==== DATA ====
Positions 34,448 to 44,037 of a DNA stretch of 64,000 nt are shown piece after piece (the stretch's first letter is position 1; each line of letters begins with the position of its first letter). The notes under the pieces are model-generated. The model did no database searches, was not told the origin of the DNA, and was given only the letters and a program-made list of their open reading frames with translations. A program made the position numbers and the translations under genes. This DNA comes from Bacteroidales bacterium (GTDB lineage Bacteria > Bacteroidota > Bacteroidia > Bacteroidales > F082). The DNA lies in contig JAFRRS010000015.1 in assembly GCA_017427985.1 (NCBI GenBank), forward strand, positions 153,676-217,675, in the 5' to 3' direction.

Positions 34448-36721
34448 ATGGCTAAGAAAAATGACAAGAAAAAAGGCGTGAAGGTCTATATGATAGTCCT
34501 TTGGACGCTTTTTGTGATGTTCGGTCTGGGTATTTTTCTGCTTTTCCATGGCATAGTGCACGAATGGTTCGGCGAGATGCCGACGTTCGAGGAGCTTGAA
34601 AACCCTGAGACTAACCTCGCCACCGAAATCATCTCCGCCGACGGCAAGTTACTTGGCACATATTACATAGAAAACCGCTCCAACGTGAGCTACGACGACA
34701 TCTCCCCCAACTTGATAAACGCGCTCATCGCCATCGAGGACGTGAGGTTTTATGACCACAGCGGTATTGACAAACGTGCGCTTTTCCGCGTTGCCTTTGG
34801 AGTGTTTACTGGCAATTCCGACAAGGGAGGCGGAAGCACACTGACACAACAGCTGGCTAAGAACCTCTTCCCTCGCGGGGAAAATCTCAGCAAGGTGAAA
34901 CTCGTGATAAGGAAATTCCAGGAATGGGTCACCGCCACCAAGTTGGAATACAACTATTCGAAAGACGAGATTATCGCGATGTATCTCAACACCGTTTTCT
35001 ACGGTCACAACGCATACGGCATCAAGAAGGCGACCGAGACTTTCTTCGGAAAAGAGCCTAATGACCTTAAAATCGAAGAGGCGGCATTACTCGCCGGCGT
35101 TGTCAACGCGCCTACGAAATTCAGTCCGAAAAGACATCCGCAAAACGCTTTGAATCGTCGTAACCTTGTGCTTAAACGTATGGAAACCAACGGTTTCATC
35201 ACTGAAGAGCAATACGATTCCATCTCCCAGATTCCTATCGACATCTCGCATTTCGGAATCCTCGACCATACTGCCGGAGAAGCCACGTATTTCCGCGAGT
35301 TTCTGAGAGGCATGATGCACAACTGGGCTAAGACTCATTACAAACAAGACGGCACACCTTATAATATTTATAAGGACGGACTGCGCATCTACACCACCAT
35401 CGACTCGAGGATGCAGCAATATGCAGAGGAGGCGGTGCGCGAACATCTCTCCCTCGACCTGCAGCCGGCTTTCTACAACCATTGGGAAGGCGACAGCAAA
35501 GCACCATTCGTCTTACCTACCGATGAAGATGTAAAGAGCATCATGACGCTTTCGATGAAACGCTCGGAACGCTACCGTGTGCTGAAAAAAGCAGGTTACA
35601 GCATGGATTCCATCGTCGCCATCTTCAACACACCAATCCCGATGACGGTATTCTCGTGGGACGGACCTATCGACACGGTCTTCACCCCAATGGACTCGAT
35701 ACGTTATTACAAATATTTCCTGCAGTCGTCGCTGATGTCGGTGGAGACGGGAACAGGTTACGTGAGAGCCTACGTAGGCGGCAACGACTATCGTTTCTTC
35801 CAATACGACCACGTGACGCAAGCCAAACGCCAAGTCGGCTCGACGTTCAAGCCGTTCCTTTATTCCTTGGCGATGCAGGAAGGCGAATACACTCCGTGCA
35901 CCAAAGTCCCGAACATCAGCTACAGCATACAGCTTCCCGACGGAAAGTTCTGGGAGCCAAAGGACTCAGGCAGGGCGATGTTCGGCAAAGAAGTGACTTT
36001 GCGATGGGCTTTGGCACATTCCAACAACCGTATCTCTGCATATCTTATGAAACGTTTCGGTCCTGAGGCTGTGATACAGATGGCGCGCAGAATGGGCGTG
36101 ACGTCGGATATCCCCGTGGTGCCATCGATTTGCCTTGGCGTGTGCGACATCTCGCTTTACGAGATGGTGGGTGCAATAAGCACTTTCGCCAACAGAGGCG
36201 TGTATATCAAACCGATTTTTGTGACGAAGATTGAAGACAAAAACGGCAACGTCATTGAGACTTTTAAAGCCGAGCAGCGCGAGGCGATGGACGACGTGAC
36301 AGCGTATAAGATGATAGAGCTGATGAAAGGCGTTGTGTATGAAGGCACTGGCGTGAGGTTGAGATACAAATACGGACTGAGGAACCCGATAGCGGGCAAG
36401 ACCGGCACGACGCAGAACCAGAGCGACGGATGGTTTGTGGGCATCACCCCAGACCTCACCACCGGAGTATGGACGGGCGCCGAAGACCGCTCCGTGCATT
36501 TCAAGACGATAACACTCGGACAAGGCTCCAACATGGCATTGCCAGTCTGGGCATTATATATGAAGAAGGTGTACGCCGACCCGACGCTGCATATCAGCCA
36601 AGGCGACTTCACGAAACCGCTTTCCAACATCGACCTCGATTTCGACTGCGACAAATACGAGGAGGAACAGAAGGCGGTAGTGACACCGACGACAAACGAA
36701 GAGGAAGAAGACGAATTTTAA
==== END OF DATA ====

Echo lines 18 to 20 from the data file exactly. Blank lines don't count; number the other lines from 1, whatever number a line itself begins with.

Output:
35901 CCAAAGTCCCGAACATCAGCTACAGCATACAGCTTCCCGACGGAAAGTTCTGGGAGCCAAAGGACTCAGGCAGGGCGATGTTCGGCAAAGAAGTGACTTT
36001 GCGATGGGCTTTGGCACATTCCAACAACCGTATCTCTGCATATCTTATGAAACGTTTCGGTCCTGAGGCTGTGATACAGATGGCGCGCAGAATGGGCGTG
36101 ACGTCGGATATCCCCGTGGTGCCATCGATTTGCCTTGGCGTGTGCGACATCTCGCTTTACGAGATGGTGGGTGCAATAAGCACTTTCGCCAACAGAGGCG